I’ve always felt uncomfortable around waxworks and dummies. As a child, I dreaded those occasions when our weekend museum visit would take us to Cleckheaton’s Red House Museum, the drawing room of which was set out so that the visitor had to walk down a central aisle surrounded on all sides by reclining dummies in period costume. They seemed poised to stand up at any moment, ready to dismiss the interlopers trooping through their house, and I always walked quickly past them, avoiding the eyes that I was sure would be trained upon me.
In retrospect, it could have been a much more troubling experience. As I was researching something on the British Newspaper Archive this week, I came across the ‘Breathing Napoleon’ – a travelling exhibit of the 1830s hailing from across the Channel. This effigy of the French leader reclined on a couch dressed in his uniform, his sword by his side; the flesh, when pressed, was said to ‘yield as living flesh would’ and the limbs could be moved into any position desired. Most strikingly, the figure’s chest moved in imitation of the act of respiration.
An advert for the Breathing Napoleon’s appearance at Dublin’s Royal Arcade described it as a ‘splendid Work of Art’, ‘produc[ing] a striking imitation of human nature, in its Form, Color, and Texture, animated with the act of Respiration, Flexibility of the Limbs, and Elasticity of Flesh, as to induce a belief that this pleasing and really wonderful Figure is a living subject, ready to get up and speak.’ For a shilling (half price for children), one could watch ‘the chest heave … and [observe] the continual, gentle, but regular undulation consequent upon breathing’. The Waterford Chronicle noted that it was ‘difficult at first sight to get rid of the idea that you are actually looking upon a living being’, but the Kentish Chronicle was less convinced: ‘The attitude in which the artist has placed this figure is not judiciously selected, it is too stiff, too like death.’
It’s striking that the Breathing Napoleon was described as both a work of art (as above) and as an anatomical exhibit. Indeed, The Spectator related that the primary purpose of the figure was to showcase a new material imitating human flesh (variously referred to as ‘Sarcomus’ or ‘Sarkomos’) from which the model was made. These two functions were not mutually exclusive, however; such exhibits were capable of being enjoyed as educational objects as well as novelties. For an extra shilling, one could make ‘a closer examination of the body’, an opportunity that The Spectator particularly recommended to medical visitors who may like to assess the accuracy of the model.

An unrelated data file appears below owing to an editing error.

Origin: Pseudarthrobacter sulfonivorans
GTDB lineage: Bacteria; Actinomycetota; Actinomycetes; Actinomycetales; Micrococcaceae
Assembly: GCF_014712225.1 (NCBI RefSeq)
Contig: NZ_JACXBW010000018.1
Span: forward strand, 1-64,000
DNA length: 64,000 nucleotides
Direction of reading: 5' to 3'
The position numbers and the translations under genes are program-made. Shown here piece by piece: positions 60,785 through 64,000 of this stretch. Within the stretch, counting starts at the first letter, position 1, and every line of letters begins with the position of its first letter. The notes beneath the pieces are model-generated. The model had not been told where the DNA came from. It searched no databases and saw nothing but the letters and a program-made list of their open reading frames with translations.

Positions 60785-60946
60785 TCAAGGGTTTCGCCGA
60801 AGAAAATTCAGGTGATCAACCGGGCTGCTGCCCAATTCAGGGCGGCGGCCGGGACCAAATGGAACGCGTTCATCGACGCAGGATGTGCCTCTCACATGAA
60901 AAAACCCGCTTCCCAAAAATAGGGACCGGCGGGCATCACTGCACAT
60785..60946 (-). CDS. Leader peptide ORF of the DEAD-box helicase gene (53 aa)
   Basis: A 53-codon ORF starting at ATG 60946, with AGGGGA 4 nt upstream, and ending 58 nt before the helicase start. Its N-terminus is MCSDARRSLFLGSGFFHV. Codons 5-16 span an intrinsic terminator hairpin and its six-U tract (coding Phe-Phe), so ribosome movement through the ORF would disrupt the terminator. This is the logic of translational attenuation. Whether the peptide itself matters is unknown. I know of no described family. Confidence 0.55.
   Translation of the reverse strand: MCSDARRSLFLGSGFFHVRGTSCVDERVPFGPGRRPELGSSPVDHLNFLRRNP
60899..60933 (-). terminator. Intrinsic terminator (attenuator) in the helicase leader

Breathing automata were not a new contrivance – the Jaquet-Droz musician (above) is a famous example – but the Breathing Napoleon particularly captured the imagination as a kind of physical encapsulation of revolutionary spirit, as well as a demonstration of technical or artistic prowess (though it would be interesting to know more about differing responses to the model in Britain and in France). In 2013, a Moscow exhibit of a ‘Breathing Lenin’ attracted attention (you can see a video of it in action here). Apart from its rather unsettling, uncanny nature – Lenin is posed as he is in his Red Square Mausoleum, making the act of respiration even more incongruous than that of the reclining Napoleon – the ‘breathing’ of the figure seems to open up a rich interpretative space. Slight as the movement may be, imbuing a model of Napoleon or Lenin with the act of respiration may – albeit rather unsubtly – carry with it much more than an instructive or entertaining message. This signifying power of respiration – and the uncanniness of the not alive and yet breathing body – is just one of the things that I’ll be investigating in more detail soon, as I start work on my main project within Diseases of Modern Life on air technologies and air therapies in the nineteenth century.